Tungate has 23 years of Free Methodist ministry experience serving churches in Michigan and Illinois. He has a Doctor of Ministry degree from Fuller Theological Seminary and is currently a Ph.D. candidate in theology (church history) through the University of South Africa. He also earned a Master of Divinity degree from Asbury Theological Seminary and a Bachelor of Science degree in biology from Michigan State University. He grew up in another Methodist denomination, and he and his then-girlfriend (now wife) Rachel connected with the Free Methodist Church as Michigan State undergrads.

“We knew our relationship was headed toward ministry and marriage, and we were looking for a church and a denomination in which we can serve for the long haul. We visited the Lansing Central Free Methodist Church and immediately felt at home there. Within a few short weeks, we were offered positions on staff to get our feet wet in ministry,” he said. “That was really our introduction to Free Methodism, and it’s been our home ever since.”

Greenville and the Bastians’ Support

The center’s establishment at Greenville is made possible by the Bastian Family Fund for the Center for Pastoral Formation. The university already has been home to the Donald N. and Kathleen G. Bastian School of Theology, Philosophy and Ministry, which honors the ministry of Bishop Emeritus Donald Bastian and his wife, Kathleen (pictured in the top photo of this page).

“The Bastian family is deeply committed to both the Free Methodist Church and, with eight Greenville graduates in our extended family, to Greenville University. All of us are deeply interested in a stronger tie and deeper relationship between the FMC and GU/all of the AFMEI institutions,” wrote Dr. Robert W. Bastian, one of the couple’s children and a physician who serves on Greenville’s Board of Trustees, in an email interview with Light + Life. “We have applied funds God has put into our hands to strengthen the FMC-GU relationship in several exploratory directions across at least a decade, looking for a way to accomplish this deeper connection.”

The Greenville location will allow the use of the new SMART Center for resourcing and training events in person and via video conferencing.

“With this partnership, I’m excited about the opportunity to be able to connect the resources of a university with the training and equipping of our women and men called into ministry,” Tungate said. “We’re still sorting out what this partnership will look like, and it’s going to evolve over time, but I’m excited about the resources and the collaboration between the university and the Free Methodist Church – USA.”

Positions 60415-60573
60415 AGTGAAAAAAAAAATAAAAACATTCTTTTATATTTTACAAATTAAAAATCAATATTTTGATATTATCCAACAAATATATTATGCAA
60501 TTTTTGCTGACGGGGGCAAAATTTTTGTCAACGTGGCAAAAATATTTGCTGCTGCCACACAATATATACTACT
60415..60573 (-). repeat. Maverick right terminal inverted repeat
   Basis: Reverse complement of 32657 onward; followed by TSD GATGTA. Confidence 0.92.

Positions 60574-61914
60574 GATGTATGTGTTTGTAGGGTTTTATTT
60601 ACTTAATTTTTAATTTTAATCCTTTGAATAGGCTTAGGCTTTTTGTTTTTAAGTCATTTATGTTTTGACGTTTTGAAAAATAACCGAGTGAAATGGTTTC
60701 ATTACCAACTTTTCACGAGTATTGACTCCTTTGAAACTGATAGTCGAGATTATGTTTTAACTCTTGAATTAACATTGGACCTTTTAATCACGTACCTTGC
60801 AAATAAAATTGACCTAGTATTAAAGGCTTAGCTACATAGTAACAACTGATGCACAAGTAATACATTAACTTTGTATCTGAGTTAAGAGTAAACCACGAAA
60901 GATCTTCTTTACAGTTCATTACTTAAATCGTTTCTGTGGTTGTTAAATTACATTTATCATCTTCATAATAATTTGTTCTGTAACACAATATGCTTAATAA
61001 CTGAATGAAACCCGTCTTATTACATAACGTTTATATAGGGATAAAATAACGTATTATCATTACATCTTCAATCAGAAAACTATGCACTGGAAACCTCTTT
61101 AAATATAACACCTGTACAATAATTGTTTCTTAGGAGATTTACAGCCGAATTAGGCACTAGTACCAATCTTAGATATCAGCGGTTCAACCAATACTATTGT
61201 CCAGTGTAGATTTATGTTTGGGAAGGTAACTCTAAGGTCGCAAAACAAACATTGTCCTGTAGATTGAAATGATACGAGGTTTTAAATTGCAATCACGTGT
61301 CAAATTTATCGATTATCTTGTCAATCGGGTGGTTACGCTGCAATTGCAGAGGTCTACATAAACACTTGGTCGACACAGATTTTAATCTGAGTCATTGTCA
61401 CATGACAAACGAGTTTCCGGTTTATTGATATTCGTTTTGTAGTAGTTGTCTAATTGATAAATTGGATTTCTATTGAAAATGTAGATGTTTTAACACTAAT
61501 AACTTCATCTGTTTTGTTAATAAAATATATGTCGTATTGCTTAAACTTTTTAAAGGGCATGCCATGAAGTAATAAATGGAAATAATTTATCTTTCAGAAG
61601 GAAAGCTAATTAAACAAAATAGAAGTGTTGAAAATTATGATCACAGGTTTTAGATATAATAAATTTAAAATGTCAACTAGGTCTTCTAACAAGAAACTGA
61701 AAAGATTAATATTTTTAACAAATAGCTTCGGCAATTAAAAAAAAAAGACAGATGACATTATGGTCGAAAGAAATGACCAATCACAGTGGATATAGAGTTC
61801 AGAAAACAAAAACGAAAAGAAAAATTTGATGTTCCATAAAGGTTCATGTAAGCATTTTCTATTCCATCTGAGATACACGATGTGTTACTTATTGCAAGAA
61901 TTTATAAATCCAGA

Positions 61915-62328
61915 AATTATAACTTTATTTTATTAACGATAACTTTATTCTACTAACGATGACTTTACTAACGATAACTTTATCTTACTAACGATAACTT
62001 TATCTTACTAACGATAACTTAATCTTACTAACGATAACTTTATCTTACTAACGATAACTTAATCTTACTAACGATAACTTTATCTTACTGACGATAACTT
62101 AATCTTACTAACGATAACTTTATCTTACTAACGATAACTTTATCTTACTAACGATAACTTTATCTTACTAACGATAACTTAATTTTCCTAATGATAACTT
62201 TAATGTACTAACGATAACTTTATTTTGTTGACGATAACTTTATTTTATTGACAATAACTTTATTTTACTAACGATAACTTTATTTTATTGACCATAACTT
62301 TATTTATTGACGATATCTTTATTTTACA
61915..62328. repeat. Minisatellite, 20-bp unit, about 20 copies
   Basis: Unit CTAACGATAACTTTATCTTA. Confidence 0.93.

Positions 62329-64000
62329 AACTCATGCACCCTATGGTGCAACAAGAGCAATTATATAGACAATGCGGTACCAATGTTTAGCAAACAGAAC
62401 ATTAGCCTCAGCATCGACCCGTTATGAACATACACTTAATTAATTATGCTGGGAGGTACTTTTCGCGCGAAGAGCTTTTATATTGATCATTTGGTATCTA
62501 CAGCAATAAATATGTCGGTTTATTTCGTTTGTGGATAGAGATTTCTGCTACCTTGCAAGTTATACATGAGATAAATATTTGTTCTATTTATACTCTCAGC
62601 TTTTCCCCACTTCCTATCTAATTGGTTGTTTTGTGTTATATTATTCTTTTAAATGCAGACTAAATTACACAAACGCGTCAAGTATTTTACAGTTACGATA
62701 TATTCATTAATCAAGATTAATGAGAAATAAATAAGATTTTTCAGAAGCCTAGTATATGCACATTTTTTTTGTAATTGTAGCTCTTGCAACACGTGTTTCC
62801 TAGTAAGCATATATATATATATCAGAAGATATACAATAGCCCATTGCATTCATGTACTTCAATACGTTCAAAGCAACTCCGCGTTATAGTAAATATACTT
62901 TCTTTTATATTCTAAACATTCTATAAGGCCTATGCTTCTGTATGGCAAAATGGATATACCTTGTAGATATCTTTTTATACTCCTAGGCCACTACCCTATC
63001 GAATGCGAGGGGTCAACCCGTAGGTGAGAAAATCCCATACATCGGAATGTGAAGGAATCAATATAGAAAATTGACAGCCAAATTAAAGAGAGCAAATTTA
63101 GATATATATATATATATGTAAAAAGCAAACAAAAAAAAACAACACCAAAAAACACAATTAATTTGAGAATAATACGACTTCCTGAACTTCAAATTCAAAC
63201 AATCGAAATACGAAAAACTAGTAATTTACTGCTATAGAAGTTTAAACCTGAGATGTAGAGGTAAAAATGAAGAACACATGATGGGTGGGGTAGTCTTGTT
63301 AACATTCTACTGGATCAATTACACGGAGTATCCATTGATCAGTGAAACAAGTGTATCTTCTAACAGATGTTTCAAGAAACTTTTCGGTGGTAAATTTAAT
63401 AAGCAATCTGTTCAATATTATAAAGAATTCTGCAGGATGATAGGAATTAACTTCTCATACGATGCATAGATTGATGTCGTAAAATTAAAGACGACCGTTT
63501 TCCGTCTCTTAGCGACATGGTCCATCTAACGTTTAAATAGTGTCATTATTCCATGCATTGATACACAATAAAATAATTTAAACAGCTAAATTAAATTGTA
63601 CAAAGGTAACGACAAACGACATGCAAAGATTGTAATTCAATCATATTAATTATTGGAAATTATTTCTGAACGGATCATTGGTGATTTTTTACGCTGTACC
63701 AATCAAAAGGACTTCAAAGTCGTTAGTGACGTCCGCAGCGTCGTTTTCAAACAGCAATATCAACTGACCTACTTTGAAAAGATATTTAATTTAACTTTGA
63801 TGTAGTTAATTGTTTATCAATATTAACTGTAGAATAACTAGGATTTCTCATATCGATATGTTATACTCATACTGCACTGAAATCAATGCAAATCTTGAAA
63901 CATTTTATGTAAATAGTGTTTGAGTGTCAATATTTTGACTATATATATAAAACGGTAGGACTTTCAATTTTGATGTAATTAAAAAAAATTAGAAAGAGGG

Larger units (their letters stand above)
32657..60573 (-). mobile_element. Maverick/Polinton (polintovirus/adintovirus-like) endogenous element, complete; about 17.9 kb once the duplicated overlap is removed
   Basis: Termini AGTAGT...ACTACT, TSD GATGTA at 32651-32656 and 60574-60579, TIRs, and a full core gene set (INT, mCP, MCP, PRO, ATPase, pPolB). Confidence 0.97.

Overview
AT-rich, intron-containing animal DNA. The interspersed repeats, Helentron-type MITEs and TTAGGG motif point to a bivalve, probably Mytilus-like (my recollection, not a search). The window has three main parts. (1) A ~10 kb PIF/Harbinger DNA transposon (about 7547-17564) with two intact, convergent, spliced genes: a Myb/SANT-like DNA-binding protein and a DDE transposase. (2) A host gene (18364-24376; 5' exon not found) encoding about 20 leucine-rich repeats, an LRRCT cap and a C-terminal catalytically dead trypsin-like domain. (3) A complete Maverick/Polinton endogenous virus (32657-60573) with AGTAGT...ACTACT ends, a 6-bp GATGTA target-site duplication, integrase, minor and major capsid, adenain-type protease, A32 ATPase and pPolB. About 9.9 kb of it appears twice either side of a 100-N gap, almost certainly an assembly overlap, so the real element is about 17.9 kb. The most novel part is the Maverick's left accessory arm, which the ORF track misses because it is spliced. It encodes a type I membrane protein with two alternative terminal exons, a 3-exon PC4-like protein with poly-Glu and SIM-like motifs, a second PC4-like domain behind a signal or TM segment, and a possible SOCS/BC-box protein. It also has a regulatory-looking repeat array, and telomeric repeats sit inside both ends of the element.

In a phone interview with Light + Life, the bishop emeritus and his wife — both age 95 — expressed excitement that the center is based at Greenville University.

“We have a great fondness for the community. It’s a quiet community,” said Bishop Emeritus Bastian, who first arrived in Greenville as a married transfer student at age 25 and returned eight years after graduation to become the pastor of the Greenville Free Methodist Church. “It’s a good place for people to reflect.”

The Bastians like the current bishops’ selection of Tungate as the center’s director. “He’s been very carefully searched,” said Bishop Emeritus Bastian, the author of “The Pastor’s First Love” and “Does Doctrine Matter?” who currently publishes online articles via his Just Call Me Pastor blog.

The couple revealed that they’re still actively interested in the vitality of the denomination’s current pastors and the next generation.

“I think there should also be a very strong emphasis on systematic theology. You know you get so many things going that the pastor maybe isn’t introduced to how systematic theology embraces the whole of the Scriptures,” said Bishop Emeritus Bastian, who also warned of the danger of pastoral plagiarism. “There’s the problem of taking sermons off the Internet and reading them to congregations.”

Kathleen noted her desire “that this center be blessed by the Lord,” and her husband added “that it’ll be a spiritual center.” She agreed and then said, “I’m anxious about the Free Methodist pastors. I really am. This is something that we have put our lives into, and we’ve put our finances into. You can see that we are really very serious about this.”